By the description, it sounds like the exact opposite of any book I would ever read: young adult, science fiction, futuristic, fantasy, action-packed, war-torn. Not one of those descriptions entices me to read a book. I suppose that's the reason I had so little interest in it, even though the blog world exploded with coverage of the trilogy -- and near went into panic mode waiting on the third installment to be released. Bloggers I trust and read regularly raved about it, one even decorated her Christmas tree with Hunger Games stuff (and staged a Hunger Games reenactment in her backyard), Hot Topic created a Hunger Games line, and there's an upcoming movie. Still, I resisted.
Finally, another teacher at my school read it and couldn't say enough about it. Her students read it and loved it, too. I decided I had to give it the "old college try"; I could always abandon it if I hated it. So... I didn't hate it. I loved it. It was fabulous. Life-changing, if you will. One of "those" books.
The Hunger Games trilogy begins sometime in the future. North America has been rebuilt as the country of Panem. It consists of a Capitol and 12 Districts, each with its own specific job to do. For example, District 1 creates luxury items; District 12 mines for coal; and so on. As a result of a rebellion and Civil War that occurred 75 years ago, the Capitol must remind Panem citizens that they are at the will of the government. To prove their power, the Capitol forces the Districts to engage in the Hunger Games each year. In the Hunger Games, each District draws two names -- a boy and a girl -- to act as tributes. Players are placed in an arena, and must fight to the death. The last survivor is the Game winner. Oh yes, and the entire event is broadcast, reality-television style, for all of Panem to watch.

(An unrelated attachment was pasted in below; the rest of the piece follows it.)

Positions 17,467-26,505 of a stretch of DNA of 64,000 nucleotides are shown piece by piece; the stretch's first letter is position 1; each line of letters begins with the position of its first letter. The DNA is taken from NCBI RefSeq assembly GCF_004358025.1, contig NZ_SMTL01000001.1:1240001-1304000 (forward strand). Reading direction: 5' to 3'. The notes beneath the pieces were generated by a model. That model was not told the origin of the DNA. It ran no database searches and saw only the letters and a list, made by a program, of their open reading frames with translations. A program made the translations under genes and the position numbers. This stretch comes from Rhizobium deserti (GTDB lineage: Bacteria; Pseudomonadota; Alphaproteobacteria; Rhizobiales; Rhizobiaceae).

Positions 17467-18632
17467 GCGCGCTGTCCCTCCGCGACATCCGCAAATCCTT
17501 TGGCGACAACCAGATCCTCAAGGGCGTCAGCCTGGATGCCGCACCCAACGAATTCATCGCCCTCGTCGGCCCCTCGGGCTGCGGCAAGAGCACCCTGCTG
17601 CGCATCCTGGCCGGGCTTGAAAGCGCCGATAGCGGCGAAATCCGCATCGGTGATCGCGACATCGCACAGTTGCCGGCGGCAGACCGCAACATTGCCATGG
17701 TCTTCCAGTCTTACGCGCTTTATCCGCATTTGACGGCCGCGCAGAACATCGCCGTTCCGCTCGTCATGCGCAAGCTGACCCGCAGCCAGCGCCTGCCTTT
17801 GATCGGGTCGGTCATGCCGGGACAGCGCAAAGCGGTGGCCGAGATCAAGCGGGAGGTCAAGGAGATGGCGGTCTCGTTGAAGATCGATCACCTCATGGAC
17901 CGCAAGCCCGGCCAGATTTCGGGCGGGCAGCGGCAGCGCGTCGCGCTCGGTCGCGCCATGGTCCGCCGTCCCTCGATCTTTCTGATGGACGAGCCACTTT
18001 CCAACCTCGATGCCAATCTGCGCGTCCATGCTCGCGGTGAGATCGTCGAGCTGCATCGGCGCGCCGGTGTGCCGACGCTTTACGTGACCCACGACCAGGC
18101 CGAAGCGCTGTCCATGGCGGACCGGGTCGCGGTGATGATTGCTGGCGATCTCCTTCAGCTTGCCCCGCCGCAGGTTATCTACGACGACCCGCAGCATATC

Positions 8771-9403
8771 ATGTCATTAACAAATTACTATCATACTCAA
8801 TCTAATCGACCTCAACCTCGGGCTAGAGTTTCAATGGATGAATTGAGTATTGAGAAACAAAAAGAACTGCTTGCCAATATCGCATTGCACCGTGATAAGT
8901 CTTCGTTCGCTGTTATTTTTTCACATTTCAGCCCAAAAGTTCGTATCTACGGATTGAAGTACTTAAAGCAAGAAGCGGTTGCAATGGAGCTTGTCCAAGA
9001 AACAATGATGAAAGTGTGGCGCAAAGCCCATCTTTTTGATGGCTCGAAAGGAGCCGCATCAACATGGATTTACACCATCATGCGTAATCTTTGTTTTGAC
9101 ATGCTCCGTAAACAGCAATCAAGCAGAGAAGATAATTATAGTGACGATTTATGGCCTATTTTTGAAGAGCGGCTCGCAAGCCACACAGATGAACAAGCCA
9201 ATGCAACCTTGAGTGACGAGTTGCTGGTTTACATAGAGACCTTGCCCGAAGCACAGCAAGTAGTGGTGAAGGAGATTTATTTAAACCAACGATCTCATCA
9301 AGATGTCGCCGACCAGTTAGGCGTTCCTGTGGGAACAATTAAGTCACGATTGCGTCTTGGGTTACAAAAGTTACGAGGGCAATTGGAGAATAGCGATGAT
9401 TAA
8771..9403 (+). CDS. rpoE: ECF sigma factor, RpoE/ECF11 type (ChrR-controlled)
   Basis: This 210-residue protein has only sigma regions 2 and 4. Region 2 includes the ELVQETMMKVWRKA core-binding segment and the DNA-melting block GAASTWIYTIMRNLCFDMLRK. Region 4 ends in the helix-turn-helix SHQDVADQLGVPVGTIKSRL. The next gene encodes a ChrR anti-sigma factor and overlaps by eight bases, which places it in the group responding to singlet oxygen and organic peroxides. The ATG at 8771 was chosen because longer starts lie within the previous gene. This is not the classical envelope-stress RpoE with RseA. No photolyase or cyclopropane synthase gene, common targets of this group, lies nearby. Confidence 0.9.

Katniss, the book's main character, is thrown into the arena with tributes who dwarf her in both size and intent to win. However, coming from the tough District 12 and having a few tricks up her sleeve, Katniss proves that she has enough spunk to at least be in the running inside the arena. Collins throws in a love story in addition to all the battle scenes; Katniss is swooned over by Gale back at home and Peeta in the arena.
All that tells you exactly nothing about why The Hunger Games is so good. So here is my short list:
- Excellent writing
- Well-developed characters
- Interesting, unique, & creative premise
- Great story line
- Enough action, but so much more
- Detailed setting -- fictional, yet based on actual United States topography
- Strong female lead character
Chasing Fire and Mockingjay were also enjoyable for me, despite the backlash that followed the final book's release. More on that later!
Don't forget to return tomorrow for an interview with debut author Sara J. Henry from the blog Sara in Vermont. Her literary mystery Learning to Swim was released yesterday.